So you've certainly noticed by now that I haven't posted anything in nearly a year. That's probably because I've completely forgotten about these blogs.
I should have posted a note like this
earlier, but I kept putting it off. I'm no longer updating the blogs. I
won't be even in the foreseeable future.
I will however
leave the blogs as they are. The links all still work and the
navigation bar on the right side still links between the blogs. It'll be
open for however long Blogger keeps it up, and available for you all to
I may come back to it. I may not. I did enjoy
doing it for a while, but then it started to feel like a second job and
drained the fun out of it.
Enjoy yourselves and thanks for reading.
Sunday, August 28, 2011
The Man in the Moon is an imaginary figure resembling a human face, head or body, that observers from some cultural backgrounds typically perceive in the bright disc of the full moon. The figure is composed of the dark areas (the lunar maria, or "seas") and lighter highlands of the lunar surface.
In one common Western perception of the face, the figure's eyes are Mare Imbrium and Mare Serenitatis, its nose is Sinus Aestuum, and its open mouth is Mare Nubium and Mare Cognitum. An older European tradition sees a figure of a man (Maria Serenitatis, Tranquilitatis, Fecunditatis and Nectaris) carrying a wide burden (Mare Vaporum and Lacus Somniorum) on his back. He is sometimes seen as accompanied by a small dog (Mare Crisium). Conventionalized illustrations of the Man in the Moon often seen in Western art show a very simple face in the full moon, or a human profile in the crescent moon, corresponding to no actual markings.
"The Man in the Moon" can also refer to a mythological character said to live on or in the moon, but who is not necessarily represented by the markings on the face of the moon. An example is Yue-Laou, from Chinese tradition.
A longstanding European tradition holds that the man was banished to the moon for some crime. Christian lore commonly held that he is the man caught gathering sticks on the sabbath and sentenced by God to death by stoning in the book of Numbers XV.32-36. Some Germanic cultures thought he was a man caught stealing from a neighbor's hedgerow to repair his own. There is a Roman legend that he is a sheep-thief.
One medieval Christian tradition claims him as Cain, the Wanderer, forever doomed to circle the Earth.
There is also a Talmudic tradition that the image of Jacob is engraved on the moon, although no such mention appears in the Torah.
John Lyly says in the prologue to his Endymion (1591), "There liveth none under the sunne, that knows what to make of the man in the moone."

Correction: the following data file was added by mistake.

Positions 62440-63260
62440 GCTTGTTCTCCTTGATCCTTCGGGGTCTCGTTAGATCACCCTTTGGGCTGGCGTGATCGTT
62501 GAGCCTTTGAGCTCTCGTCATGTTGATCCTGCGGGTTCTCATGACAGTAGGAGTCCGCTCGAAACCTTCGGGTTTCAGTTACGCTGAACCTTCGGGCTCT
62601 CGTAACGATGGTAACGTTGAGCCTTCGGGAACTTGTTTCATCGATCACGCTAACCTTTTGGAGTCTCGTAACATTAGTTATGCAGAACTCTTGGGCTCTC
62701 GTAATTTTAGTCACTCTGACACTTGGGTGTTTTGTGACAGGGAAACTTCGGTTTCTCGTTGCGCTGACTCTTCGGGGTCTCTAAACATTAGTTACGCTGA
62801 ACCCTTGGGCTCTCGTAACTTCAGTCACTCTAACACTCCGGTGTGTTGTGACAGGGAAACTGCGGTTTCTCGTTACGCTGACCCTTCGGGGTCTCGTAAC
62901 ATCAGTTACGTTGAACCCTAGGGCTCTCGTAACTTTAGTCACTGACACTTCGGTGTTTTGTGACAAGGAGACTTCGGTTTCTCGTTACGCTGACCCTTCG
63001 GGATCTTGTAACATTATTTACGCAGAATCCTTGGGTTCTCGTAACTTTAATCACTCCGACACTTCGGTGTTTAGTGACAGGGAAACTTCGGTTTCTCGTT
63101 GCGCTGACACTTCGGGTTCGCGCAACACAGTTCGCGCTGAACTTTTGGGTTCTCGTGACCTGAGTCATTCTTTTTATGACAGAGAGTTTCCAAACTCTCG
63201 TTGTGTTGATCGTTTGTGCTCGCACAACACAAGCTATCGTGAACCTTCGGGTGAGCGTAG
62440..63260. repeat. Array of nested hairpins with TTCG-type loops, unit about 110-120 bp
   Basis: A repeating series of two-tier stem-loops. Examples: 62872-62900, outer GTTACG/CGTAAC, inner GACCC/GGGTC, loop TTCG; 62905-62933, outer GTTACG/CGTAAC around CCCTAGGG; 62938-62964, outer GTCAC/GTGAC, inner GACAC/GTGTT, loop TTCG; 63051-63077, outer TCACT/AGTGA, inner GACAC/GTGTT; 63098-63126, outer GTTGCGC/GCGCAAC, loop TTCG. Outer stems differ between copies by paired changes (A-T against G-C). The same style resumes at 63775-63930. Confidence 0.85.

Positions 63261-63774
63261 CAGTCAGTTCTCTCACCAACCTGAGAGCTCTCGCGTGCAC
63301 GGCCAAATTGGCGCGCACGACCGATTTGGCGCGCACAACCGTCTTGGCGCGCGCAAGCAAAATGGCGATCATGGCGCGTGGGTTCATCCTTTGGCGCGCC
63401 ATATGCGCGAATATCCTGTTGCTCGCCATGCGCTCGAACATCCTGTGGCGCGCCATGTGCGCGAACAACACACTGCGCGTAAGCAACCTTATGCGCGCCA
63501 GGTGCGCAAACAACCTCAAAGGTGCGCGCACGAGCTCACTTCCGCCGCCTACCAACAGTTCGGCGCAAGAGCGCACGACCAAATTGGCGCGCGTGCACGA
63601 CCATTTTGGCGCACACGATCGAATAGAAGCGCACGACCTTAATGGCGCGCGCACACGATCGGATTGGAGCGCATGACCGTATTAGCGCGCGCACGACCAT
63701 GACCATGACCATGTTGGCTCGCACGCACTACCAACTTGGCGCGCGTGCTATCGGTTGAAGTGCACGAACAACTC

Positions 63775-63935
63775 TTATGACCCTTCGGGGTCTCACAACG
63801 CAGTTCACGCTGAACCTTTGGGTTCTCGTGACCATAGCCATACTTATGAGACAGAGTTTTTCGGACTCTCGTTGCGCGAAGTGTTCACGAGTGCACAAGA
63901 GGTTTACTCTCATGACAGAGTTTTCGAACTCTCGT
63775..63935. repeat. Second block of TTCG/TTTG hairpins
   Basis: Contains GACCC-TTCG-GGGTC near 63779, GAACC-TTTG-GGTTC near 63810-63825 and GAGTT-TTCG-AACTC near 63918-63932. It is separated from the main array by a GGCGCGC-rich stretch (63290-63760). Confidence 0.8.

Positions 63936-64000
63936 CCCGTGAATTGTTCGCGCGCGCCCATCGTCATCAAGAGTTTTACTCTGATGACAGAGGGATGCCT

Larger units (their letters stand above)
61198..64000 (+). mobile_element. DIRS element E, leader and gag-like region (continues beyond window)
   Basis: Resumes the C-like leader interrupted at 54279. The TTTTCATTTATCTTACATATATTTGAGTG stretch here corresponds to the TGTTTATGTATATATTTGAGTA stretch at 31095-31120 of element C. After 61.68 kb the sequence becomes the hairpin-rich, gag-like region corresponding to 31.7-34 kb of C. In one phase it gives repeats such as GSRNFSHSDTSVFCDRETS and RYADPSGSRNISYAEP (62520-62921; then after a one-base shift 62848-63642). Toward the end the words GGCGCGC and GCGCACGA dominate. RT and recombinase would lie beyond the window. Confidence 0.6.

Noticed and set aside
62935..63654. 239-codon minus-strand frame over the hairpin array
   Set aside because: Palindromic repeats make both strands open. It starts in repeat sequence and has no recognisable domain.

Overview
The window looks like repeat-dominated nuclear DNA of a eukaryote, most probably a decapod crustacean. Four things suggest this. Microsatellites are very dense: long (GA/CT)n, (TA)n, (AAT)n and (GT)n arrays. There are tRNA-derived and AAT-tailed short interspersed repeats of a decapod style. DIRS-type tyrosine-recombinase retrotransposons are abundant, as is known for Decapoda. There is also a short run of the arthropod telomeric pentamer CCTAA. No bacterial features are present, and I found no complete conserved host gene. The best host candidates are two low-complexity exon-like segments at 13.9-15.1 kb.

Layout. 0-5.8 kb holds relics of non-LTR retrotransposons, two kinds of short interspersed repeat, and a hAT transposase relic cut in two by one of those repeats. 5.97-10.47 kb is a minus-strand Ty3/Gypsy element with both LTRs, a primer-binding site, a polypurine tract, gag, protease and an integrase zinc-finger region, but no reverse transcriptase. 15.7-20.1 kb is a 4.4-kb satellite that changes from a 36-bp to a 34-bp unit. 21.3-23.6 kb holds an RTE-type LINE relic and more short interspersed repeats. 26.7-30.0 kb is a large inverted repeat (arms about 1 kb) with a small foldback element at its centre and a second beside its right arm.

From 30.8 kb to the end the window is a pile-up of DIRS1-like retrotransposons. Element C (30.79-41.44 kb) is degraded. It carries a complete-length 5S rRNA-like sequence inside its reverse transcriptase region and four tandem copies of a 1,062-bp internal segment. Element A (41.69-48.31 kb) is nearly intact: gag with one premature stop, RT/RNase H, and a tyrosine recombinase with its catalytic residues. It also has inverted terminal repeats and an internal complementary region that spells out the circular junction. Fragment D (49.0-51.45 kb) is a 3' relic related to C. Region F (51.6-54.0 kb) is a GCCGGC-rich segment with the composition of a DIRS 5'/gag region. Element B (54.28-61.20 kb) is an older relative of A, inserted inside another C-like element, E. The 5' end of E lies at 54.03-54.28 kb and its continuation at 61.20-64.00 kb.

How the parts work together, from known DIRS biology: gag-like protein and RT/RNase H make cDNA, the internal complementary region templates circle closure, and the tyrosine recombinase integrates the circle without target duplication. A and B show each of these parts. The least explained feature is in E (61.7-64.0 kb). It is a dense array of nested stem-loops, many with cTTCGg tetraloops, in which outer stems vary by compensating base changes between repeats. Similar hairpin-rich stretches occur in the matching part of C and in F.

In Norse mythology, Máni is the male personification of the moon who crosses the sky in a horse and carriage. He is continually pursued by the Great Wolf Hati who catches him at Ragnarok. The name Máni simply means "Moon."
In Haida mythology, the figure represents a boy gathering wood, who was taken up from the earth as a punishment for disrespect.
Sunday, August 21, 2011
Sunday, August 14, 2011
"Soup to nuts" is an American English idiom conveying the meaning of "from beginning to end." It is derived from the description of a full course dinner, in which courses progress from soup to a dessert of nuts. It is comparable to expressions in other languages, such as the Latin phrase ab ovo usque ad mala ("from the egg to the apples"), describing the typical Roman meal.
Sunday, August 7, 2011
Schadenfreude is pleasure derived from the misfortunes of others. This German word is used as a loanword in English and some other languages, and has been calqued in Danish and Norwegian as skadefryd and Swedish as skadeglädje.
In German, Schadenfreude is capitalized, as are all nouns. When used as a loanword in English, however, it is not capitalized, unless the origin of the word is meant to be emphasized. The corresponding German adjective is schadenfroh. The word derives from Schaden (adversity, harm) and Freude (joy). Schaden derives from the Middle High German schade, from the Old High German scado, and is a cognate with English "scathe ". Freude comes from the Middle High German freude, from the Old High German frewida, and is a cognate with the (usually archaic) English word "frith". A distinction exists between "secret schadenfreude " (a private feeling) and "open schadenfreude " (Hohn, a German word roughly translated as "scorn ") which is outright public derision.
A New York Times article in 2002 cited a number of scientific studies of schadenfreude, which it defined as "delighting in others' misfortune ." Many such studies are based on social comparison theory, the idea that when people around us have bad luck, we look better to ourselves. Other researchers have found that people with low self-esteem are more likely to feel schadenfreude than are people who have high self-esteem.